Additional efforts will drum up volunteer recruitment (they need digital volunteers for this service if you are interested) and coordination, among other things. I imagine, eventually, an AI-based intelligent analytics component would be incredibly useful.

    The Problem

    However, all of this highlighted a big problem with this kind of solution. How do you showcase it? Given that the people who volunteer to respond to those in need and help coordinate the physical response are remote, the idea of a typical operations center no longer really makes sense. Folks are accessing the system from their homes often on their own PCs, tablets and maybe even cell phones.

    It strikes me that the one display that wasn’t used is one that would showcase this as a map with dots showing the locations and activities of all of the hundreds of volunteers working the system coupled with a feed of the interactions. But showcasing a near empty operations center just doesn’t convey the power of a solution like this unless you can, in some way, showcase the people who are using this technology.

    Wrapping Up: Bringing Remote Work Closer

    We increasingly live in a world where employees and volunteers may never come into the office and might literally (as was the case with this system) live anyplace in the world. Coming up with creative ways to keep these people productive and effective will be a major portion of what firms like Salesforce and Dell will be doing going forward. Showcasing the results, given the history of the huge boiler-room kind of operations, will require a little creativity. But the tools for that exist—they just need to be brought forward so the power of these new models can be better showcased in order to convince companies of the value for these solutions, showcase best practices, and drive business to the vendors who are creating them.

    In the end, this endeavor shows that Dell and Salesforce are leaders in this effort. It also reiterates why the Red Cross is so well regarded when it comes to charitable work. This is a fascinating project and the next time you find yourself or a loved one in a disaster, ping out on Twitter with the hash tag #redcross. You may be surprised at the response.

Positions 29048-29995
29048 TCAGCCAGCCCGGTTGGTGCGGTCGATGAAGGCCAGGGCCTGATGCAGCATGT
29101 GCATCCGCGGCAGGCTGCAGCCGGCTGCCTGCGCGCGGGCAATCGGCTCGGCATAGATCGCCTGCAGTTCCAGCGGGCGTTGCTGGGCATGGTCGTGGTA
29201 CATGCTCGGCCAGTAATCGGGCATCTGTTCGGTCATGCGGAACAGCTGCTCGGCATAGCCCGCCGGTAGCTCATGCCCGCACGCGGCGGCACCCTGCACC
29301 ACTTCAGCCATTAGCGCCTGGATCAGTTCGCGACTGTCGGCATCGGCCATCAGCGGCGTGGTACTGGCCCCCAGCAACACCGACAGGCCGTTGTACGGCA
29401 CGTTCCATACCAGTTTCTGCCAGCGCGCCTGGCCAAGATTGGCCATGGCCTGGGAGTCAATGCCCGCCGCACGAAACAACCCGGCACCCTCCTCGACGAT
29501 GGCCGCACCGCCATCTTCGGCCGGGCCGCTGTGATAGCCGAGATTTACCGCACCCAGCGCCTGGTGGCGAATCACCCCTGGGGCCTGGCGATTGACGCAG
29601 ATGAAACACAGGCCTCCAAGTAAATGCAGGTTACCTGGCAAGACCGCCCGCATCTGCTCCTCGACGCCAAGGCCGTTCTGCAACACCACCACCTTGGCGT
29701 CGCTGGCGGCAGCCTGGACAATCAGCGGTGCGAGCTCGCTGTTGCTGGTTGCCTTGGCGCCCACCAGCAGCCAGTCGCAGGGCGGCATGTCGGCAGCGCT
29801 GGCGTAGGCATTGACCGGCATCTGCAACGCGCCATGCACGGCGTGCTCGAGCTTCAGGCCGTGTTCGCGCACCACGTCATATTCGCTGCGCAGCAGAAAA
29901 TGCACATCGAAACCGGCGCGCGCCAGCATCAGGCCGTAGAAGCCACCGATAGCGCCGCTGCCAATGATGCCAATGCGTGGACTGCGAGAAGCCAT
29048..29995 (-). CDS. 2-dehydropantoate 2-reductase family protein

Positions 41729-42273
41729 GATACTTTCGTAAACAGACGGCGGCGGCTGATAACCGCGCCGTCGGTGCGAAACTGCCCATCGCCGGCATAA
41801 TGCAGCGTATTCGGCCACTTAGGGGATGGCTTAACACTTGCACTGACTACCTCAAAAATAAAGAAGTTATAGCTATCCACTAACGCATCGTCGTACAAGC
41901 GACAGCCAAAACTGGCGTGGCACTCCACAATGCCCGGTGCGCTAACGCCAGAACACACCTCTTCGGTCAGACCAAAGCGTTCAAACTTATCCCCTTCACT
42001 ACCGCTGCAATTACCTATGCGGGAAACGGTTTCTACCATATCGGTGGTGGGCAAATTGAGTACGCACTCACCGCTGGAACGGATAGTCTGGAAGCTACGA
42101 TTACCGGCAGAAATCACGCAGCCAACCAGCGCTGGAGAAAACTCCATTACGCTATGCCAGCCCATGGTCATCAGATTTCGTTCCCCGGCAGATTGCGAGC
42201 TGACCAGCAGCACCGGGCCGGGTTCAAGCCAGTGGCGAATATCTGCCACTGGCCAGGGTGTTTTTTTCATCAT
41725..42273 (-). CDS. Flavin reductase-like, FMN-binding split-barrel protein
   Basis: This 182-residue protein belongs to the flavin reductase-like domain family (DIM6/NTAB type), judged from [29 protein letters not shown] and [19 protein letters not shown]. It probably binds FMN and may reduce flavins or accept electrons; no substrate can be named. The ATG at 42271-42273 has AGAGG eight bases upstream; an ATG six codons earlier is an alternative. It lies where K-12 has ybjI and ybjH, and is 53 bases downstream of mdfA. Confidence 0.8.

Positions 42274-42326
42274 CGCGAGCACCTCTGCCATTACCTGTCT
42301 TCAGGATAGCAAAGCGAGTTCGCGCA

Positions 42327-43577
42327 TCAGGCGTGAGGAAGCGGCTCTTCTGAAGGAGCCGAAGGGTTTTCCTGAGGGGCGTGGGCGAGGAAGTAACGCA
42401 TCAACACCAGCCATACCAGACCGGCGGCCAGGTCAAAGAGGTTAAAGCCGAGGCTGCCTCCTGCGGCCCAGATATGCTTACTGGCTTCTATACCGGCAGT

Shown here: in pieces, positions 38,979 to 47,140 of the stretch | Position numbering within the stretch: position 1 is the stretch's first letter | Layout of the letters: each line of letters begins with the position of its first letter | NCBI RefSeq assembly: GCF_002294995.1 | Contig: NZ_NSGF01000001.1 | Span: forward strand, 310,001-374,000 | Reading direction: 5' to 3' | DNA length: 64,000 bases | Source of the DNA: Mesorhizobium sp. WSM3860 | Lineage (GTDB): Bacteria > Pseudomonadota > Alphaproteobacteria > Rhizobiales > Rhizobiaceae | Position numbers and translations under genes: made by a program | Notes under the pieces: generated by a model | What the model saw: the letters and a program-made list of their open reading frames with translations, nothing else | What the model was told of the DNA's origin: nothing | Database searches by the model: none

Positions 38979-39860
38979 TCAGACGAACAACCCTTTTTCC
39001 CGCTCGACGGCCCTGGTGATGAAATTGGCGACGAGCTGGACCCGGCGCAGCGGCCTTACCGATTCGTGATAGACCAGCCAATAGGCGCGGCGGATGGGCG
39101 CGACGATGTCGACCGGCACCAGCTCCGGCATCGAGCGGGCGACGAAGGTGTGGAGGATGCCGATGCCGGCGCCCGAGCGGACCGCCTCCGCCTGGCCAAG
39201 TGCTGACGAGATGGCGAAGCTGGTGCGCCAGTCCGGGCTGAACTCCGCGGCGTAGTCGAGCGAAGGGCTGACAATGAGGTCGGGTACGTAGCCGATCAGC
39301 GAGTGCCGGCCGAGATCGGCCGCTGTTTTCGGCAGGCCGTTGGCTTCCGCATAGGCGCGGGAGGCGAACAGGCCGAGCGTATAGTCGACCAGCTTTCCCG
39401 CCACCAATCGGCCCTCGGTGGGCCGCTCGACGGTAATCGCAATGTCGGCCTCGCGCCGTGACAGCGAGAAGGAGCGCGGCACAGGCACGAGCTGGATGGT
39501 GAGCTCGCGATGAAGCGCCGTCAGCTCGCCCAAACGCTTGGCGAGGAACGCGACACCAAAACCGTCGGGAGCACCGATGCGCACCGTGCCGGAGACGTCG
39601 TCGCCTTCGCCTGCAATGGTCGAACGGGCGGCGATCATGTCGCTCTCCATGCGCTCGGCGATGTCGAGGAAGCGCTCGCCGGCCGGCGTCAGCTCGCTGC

Rob Enderle is President and Principal Analyst of the Enderle Group, a forward-looking emerging technology advisory firm.  With over 30 years’ experience in emerging technologies, he has provided regional and global companies with guidance in how to better target customer needs; create new business opportunities; anticipate technology changes; select vendors and products; and present their products in the best possible light. Rob covers the technology industry broadly. Before founding the Enderle Group, Rob was the Senior Research Fellow for Forrester Research and the Giga Information Group, and held senior positions at IBM and ROLM. Follow Rob on Twitter @enderle, on Facebook and on Google+.

    Rob Enderle
    Rob Enderle
    As President and Principal Analyst of the Enderle Group, Rob provides regional and global companies with guidance in how to create credible dialogue with the market, target customer needs, create new business opportunities, anticipate technology changes, select vendors and products, and practice zero dollar marketing. For over 20 years Rob has worked for and with companies like Microsoft, HP, IBM, Dell, Toshiba, Gateway, Sony, USAA, Texas Instruments, AMD, Intel, Credit Suisse First Boston, ROLM, and Siemens.